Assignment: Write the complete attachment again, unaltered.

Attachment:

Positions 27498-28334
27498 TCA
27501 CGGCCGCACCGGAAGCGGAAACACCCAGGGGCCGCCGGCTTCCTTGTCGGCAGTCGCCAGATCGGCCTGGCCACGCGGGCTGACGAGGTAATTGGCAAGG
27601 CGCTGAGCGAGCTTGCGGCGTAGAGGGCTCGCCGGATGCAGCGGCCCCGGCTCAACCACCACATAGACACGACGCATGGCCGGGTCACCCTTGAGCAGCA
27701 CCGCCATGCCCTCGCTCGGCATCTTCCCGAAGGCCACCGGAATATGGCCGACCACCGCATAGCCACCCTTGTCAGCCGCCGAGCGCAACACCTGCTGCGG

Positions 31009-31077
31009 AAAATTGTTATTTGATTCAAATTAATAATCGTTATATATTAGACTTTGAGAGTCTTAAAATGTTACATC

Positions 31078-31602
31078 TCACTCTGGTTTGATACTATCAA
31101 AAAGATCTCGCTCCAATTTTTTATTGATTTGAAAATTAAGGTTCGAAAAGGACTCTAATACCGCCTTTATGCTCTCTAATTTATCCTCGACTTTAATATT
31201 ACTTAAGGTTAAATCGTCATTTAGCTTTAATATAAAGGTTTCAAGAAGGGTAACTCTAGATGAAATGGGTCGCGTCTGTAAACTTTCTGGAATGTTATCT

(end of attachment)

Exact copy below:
Positions 27498-28334
27498 TCA
27501 CGGCCGCACCGGAAGCGGAAACACCCAGGGGCCGCCGGCTTCCTTGTCGGCAGTCGCCAGATCGGCCTGGCCACGCGGGCTGACGAGGTAATTGGCAAGG
27601 CGCTGAGCGAGCTTGCGGCGTAGAGGGCTCGCCGGATGCAGCGGCCCCGGCTCAACCACCACATAGACACGACGCATGGCCGGGTCACCCTTGAGCAGCA
27701 CCGCCATGCCCTCGCTCGGCATCTTCCCGAAGGCCACCGGAATATGGCCGACCACCGCATAGCCACCCTTGTCAGCCGCCGAGCGCAACACCTGCTGCGG

Positions 31009-31077
31009 AAAATTGTTATTTGATTCAAATTAATAATCGTTATATATTAGACTTTGAGAGTCTTAAAATGTTACATC

Positions 31078-31602
31078 TCACTCTGGTTTGATACTATCAA
31101 AAAGATCTCGCTCCAATTTTTTATTGATTTGAAAATTAAGGTTCGAAAAGGACTCTAATACCGCCTTTATGCTCTCTAATTTATCCTCGACTTTAATATT
31201 ACTTAAGGTTAAATCGTCATTTAGCTTTAATATAAAGGTTTCAAGAAGGGTAACTCTAGATGAAATGGGTCGCGTCTGTAAACTTTCTGGAATGTTATCT